Security Camera Cable Types Explained

After choosing the proper cameras and equipment for your surveillance needs, the next decision is choosing the proper cabling to run with these systems.  We cannot stress this enough, understanding the properties of these different types of cabling and how they interact with your systems is crucial in maintaining an efficient and effective cctv system.  In fact, this is one of the most important details to consider.  Implementing the proper cabling and understanding its role in your system will save you immense amounts of headache later and calls to tech support to resolve issues that wouldn’t have happened with the correct cabling types.

This article will go into depth about the properties of each cable type, teaching you the capabilities and drawbacks of each type.  You will be able to reference this article when planning for your own security systems.  Proper cabling is crucial as many issues can arise from using the incorrect cables for your system.  Some of the problems that can occur range from poor  connection/video degradation from trying to run a camera too far on  under powered cabling.  You can even completely burn out cameras from using incorrect power/voltage.  These issues are very serious and hinder your ability to have the most secure system possible.

 

Siamese Coaxial Cables

RG59U Coax Cable

Siamese cables are actually two different cables fused together to provide both video connection and power connection.  The coaxial cable is RG59, you will be able to tell from the printed markings on the cable.  The video portion of the siamese cable runs a video connection from your security camera to your DVR, while utilizing BNC connections. the power cable supplies the power needed to keep your camera running from the CCTV power box. Siamese cable  is appropriate for use with any standard definition security camera system (aka analog CCTV), or HD over coax systems utilizing either HD-CVI or HD-TVI cameras.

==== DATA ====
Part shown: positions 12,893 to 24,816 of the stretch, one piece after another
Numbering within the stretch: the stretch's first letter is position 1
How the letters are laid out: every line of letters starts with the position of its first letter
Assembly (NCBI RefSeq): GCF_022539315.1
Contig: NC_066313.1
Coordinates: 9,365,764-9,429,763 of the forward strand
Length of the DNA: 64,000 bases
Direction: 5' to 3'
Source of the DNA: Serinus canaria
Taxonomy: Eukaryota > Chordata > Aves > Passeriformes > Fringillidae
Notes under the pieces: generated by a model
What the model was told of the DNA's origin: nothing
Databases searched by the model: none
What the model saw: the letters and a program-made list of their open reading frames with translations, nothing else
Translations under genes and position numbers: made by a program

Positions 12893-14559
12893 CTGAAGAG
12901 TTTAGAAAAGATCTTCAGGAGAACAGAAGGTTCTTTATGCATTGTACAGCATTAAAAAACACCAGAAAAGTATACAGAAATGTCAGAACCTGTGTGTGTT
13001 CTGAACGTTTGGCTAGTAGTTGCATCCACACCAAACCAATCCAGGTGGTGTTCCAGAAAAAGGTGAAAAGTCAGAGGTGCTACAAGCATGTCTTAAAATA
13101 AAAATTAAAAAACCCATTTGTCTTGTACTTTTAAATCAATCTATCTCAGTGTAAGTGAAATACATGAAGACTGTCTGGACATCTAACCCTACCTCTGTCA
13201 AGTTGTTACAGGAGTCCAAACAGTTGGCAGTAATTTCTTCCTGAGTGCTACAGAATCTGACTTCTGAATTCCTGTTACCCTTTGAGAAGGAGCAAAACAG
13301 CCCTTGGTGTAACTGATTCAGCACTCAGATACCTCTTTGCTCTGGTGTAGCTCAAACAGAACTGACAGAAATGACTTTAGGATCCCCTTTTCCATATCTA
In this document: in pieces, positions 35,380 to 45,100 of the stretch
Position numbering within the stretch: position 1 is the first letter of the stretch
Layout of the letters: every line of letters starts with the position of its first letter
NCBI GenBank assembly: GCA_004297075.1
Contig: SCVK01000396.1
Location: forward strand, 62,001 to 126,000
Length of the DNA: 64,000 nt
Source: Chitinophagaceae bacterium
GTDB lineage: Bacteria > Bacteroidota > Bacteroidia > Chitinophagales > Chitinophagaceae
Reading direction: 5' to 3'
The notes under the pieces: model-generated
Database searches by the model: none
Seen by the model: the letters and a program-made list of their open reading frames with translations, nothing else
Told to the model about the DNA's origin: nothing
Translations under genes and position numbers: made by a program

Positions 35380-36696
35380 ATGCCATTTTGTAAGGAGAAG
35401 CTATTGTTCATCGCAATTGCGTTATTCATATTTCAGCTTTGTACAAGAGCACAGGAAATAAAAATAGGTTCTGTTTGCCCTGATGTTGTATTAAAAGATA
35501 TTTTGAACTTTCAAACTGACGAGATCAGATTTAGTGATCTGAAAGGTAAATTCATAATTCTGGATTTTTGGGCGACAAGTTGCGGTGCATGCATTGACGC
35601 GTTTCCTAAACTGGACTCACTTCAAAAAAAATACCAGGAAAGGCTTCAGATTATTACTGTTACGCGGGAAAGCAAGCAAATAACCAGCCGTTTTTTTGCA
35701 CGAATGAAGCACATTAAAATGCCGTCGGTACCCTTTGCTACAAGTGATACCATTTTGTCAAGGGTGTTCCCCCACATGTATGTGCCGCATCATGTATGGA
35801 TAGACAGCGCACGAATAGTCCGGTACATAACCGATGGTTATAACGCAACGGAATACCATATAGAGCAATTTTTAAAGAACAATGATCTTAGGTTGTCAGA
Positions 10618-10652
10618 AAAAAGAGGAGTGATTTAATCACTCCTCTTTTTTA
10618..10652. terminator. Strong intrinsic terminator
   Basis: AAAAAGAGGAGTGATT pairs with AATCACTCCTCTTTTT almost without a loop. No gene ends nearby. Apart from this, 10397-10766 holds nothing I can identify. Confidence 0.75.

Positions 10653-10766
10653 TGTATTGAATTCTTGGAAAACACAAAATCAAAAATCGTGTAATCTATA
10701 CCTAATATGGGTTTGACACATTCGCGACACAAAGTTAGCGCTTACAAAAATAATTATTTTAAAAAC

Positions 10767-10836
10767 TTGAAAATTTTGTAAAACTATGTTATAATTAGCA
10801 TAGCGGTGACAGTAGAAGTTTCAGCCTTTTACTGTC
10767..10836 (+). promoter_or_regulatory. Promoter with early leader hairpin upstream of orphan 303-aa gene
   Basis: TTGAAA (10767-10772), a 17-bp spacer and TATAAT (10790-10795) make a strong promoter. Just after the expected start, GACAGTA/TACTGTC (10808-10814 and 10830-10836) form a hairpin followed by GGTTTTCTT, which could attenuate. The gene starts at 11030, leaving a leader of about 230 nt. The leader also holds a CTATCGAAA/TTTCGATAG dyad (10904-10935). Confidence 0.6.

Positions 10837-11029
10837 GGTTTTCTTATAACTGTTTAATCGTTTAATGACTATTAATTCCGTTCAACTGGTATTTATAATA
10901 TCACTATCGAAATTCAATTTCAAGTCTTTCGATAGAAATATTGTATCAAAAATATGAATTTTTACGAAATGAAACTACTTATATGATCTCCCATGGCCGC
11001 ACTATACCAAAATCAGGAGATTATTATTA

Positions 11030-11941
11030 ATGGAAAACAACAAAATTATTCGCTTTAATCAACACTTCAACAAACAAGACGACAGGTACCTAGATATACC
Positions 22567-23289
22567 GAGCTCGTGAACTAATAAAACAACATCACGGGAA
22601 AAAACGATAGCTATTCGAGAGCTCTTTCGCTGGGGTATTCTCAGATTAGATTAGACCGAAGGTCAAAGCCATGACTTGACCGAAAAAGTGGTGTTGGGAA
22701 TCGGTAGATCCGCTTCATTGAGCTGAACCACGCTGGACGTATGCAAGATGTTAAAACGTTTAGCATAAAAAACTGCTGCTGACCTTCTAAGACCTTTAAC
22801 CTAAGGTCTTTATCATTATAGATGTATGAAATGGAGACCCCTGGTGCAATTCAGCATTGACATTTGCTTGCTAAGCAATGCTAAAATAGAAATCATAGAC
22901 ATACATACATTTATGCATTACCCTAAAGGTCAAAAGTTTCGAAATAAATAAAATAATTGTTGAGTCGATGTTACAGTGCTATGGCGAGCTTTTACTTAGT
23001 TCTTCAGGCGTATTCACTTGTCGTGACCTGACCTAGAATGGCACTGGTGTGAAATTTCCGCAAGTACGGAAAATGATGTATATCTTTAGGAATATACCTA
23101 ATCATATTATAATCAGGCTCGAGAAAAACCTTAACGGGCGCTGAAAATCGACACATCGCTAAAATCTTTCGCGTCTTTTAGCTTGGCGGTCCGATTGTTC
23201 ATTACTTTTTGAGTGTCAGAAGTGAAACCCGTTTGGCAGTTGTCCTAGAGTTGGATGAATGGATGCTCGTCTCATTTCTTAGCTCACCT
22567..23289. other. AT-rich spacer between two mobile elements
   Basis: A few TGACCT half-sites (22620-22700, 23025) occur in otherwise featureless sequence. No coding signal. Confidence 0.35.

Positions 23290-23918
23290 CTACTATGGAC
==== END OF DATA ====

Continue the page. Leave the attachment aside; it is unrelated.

One of the biggest factors to keep in mind when selecting the right siamese cable type is determining the proper gauge needed for your system.  These different gauges are determined by its AWG (American Wire Gauge) rating. An easy way to remember is that the smaller the gauge, the thicker the cabling is and thus enables it to supply more power effectively.  Pre-made coaxial  cables are of a thinner gauge (26 or 27 awg), while spooled siamese cable is normally 20-18 awg.

 

Pre-made Siamese Coaxial (analog only)

Premade Siamese Cable

Pre-made cables are typically of a thinner gauge.  They will seem especially thin when compared to traditional coaxial cable from a spool. They are thin because not only is the actual wire thin (26awg), it also lacks the shielding that is commonly found in spool type coaxial cable. This wiring type comes with BNC and power connectors pre attached, eliminating the need for extra connectors or having to attach them yourself.  This is a very economical and convenient way to connect your cameras.  Unfortunately because of the thinner gauge, this type of cabling should only be used with standard definition analog systems supporting up to 960H cameras.  HD-TVI and HD-CVI should not be used with this type of cabling as multiple issues can arise.  Pre-made coaxial cables are efficient up to 150 feet, but it is not recommended to go farther than this because the gauge of wire used on the power side of the cable is so thin that it cannot provide sufficient current for security cameras with infrared. On the video side, the thin gauge cable can also lead to ghosting and other video disturbances when used for more than 150ft.

 

Spool Siamese Coaxial (Analog or HD over coax)

Coax Siamese Cable from a Spool